Antimicrobial wash's or treatments for fruits and vegetables

Asked August 14, 2013, 5:22 PM EDT

I am a dietitian for a school district in Utah and my department was wondering about the uses of antimicrobial wash's or treatments for fruits and vegetables we serve to our student population? Is it effective, or necessary? Does a water and vinegar solution work as well? I feel that research is pretty varied on this topic but I was wondering if you had a stance or opinion on the subject. Thanks for your help!

Salt Lake County Utah

1 Response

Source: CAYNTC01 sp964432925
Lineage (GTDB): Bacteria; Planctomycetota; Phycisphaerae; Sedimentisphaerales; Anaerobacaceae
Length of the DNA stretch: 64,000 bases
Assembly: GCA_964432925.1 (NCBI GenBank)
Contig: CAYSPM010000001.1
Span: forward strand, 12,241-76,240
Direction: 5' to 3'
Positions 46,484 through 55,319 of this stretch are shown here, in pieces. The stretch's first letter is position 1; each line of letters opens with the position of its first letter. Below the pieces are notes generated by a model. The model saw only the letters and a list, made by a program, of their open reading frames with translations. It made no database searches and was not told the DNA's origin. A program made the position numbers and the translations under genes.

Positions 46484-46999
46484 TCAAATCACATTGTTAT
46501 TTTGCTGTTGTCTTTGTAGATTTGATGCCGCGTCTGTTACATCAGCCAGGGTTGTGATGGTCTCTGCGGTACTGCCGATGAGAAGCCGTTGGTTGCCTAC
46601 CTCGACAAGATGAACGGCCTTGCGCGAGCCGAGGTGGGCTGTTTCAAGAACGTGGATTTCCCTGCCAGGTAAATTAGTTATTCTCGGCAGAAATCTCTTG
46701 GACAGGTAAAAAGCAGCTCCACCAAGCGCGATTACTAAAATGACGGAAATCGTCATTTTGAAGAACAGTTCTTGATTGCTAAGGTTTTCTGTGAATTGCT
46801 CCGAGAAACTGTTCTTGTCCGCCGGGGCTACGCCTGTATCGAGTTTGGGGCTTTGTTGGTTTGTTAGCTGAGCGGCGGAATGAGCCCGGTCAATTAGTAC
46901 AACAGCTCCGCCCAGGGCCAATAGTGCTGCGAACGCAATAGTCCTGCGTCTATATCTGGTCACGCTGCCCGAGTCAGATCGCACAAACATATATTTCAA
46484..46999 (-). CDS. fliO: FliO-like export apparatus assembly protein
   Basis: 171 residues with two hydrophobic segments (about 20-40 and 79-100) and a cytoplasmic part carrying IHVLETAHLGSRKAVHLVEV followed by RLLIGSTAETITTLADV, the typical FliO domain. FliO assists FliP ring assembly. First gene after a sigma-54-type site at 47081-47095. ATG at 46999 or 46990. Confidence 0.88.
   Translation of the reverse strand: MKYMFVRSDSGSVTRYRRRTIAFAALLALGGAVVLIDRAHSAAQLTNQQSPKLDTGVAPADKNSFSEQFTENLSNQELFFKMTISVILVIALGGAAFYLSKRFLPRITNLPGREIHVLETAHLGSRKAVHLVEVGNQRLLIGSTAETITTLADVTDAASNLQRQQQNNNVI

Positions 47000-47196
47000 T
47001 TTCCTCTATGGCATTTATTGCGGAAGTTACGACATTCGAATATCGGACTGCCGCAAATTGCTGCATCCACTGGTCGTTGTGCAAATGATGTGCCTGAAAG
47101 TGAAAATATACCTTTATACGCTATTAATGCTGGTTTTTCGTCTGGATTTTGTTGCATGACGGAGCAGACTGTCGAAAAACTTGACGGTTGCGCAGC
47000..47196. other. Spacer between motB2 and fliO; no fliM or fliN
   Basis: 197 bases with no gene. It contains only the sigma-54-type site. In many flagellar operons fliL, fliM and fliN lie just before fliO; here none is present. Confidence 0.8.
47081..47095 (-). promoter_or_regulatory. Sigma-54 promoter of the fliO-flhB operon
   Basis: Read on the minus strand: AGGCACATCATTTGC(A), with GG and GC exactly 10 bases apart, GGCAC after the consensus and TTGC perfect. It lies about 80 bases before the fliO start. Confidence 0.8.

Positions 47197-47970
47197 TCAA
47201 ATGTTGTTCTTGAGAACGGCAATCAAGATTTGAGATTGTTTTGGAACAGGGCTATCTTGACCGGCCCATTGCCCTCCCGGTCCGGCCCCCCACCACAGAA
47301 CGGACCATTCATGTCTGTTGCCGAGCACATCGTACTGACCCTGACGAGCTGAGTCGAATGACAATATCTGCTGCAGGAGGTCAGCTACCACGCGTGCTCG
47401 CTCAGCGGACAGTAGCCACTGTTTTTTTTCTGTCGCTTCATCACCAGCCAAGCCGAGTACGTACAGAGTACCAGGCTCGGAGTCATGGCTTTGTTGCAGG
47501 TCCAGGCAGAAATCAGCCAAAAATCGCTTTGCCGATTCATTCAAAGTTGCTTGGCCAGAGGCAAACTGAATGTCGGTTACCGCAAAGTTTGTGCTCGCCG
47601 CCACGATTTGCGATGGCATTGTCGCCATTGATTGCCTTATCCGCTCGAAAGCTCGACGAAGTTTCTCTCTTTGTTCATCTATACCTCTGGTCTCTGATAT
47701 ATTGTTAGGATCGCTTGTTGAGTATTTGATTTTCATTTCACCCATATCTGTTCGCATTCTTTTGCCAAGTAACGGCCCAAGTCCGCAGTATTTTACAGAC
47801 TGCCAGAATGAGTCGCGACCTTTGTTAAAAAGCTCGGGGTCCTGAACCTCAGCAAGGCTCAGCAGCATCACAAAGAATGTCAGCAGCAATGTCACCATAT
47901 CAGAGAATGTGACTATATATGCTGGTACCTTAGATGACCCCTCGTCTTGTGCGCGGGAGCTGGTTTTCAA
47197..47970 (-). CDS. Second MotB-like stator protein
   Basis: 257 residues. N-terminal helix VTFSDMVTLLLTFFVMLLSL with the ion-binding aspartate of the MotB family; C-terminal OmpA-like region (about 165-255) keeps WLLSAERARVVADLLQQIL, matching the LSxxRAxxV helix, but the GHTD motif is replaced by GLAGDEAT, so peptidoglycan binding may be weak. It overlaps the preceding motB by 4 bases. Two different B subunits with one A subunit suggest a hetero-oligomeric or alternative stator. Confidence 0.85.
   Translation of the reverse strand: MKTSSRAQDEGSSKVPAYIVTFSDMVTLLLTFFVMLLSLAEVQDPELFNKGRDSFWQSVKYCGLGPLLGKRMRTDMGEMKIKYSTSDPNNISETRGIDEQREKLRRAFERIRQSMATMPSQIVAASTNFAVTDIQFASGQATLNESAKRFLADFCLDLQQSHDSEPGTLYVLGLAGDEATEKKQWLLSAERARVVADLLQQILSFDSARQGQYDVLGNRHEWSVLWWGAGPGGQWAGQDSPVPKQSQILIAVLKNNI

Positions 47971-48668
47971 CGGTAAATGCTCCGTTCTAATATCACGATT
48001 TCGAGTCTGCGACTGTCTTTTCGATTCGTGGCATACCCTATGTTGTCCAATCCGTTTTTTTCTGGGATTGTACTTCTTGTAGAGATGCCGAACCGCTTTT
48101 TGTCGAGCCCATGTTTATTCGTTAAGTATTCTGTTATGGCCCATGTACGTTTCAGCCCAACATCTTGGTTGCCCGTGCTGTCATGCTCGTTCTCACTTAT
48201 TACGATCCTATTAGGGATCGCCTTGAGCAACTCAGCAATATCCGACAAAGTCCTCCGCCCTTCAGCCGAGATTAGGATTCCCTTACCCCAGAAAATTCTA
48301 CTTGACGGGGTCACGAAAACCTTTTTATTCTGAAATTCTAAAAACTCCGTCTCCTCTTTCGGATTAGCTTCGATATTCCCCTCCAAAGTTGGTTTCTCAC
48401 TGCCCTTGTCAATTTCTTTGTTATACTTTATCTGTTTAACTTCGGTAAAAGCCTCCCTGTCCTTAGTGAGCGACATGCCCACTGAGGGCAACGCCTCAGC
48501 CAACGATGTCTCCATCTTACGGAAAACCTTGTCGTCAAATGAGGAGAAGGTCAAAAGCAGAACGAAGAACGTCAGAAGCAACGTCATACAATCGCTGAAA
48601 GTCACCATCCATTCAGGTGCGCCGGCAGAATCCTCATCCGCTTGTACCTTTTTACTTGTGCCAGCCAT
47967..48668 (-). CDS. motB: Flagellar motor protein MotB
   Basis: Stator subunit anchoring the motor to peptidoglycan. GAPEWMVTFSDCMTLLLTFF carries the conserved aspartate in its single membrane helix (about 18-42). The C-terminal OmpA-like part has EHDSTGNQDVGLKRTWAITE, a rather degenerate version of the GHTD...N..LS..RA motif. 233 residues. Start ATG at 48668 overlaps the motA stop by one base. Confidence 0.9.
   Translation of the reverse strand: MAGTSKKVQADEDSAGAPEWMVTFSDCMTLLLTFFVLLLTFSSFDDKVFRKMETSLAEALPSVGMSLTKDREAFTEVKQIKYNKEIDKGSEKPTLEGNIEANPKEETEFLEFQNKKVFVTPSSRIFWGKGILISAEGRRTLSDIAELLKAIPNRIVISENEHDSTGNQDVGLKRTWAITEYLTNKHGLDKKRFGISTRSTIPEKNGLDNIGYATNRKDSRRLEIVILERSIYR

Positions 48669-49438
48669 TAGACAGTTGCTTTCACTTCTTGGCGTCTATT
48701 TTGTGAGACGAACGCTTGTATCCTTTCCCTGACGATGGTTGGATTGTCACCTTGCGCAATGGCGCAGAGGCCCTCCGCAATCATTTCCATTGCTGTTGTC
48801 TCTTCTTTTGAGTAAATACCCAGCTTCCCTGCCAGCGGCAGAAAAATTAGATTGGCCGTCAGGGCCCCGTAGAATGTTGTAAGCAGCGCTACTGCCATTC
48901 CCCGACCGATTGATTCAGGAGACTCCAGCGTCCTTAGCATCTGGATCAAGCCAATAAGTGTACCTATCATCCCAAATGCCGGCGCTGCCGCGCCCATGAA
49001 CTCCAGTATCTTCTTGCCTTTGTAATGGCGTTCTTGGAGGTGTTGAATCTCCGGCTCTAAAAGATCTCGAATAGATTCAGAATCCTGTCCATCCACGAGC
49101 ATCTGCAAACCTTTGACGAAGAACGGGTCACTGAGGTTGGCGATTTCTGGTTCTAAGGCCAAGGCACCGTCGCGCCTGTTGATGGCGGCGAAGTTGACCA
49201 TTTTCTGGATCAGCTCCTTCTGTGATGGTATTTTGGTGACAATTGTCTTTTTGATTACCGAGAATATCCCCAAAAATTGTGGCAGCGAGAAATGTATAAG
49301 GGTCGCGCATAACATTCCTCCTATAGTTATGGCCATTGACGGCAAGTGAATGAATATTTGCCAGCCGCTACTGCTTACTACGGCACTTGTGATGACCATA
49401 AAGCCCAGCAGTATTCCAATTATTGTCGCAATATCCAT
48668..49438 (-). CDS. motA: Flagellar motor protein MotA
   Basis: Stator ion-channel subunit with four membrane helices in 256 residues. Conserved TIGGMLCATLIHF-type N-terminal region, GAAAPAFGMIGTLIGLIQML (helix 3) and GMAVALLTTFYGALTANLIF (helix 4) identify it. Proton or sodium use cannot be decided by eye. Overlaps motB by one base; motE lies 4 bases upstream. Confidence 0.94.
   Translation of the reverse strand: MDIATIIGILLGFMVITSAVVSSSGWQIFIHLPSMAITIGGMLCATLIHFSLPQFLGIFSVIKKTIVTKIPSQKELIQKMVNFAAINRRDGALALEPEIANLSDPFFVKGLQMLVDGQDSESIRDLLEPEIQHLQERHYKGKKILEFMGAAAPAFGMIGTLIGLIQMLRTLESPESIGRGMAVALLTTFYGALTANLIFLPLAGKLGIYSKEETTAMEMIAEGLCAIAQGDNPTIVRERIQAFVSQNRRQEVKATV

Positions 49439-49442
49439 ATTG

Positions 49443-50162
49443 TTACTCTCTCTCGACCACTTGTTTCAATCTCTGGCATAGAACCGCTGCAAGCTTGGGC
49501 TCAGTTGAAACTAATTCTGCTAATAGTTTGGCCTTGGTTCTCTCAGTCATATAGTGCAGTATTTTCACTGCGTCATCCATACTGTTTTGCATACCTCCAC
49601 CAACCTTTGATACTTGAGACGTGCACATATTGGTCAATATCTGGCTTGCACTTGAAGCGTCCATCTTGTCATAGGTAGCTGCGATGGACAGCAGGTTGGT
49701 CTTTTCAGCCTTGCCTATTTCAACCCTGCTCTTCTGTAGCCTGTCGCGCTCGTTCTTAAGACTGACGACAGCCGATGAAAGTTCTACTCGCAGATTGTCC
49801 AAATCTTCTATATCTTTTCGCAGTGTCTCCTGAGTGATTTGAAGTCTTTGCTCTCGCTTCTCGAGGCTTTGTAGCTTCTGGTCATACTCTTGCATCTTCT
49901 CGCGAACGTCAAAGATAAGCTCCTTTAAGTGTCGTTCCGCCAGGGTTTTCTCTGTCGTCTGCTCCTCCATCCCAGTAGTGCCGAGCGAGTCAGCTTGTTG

Based on discussions I have had with food microbiologists, I do not believe that using commercial antimicrobial wash's or water and vinegar solutions is effective. The characteristics of the produce can make it very difficult for these solutions to penetrate into the crevices and folds. Also, because produce is porous, it will absorb chemicals. No washing method completely removes or kills all microbes that may be present on produce but studies have shown that thoroughly rinsing fresh produce under running water is an effective way to reduce the number of microorganisms. Washing fruits and vegetables not only helps remove dirt, bacteria, and stubborn garden pests, but it also helps remove residual pesticides.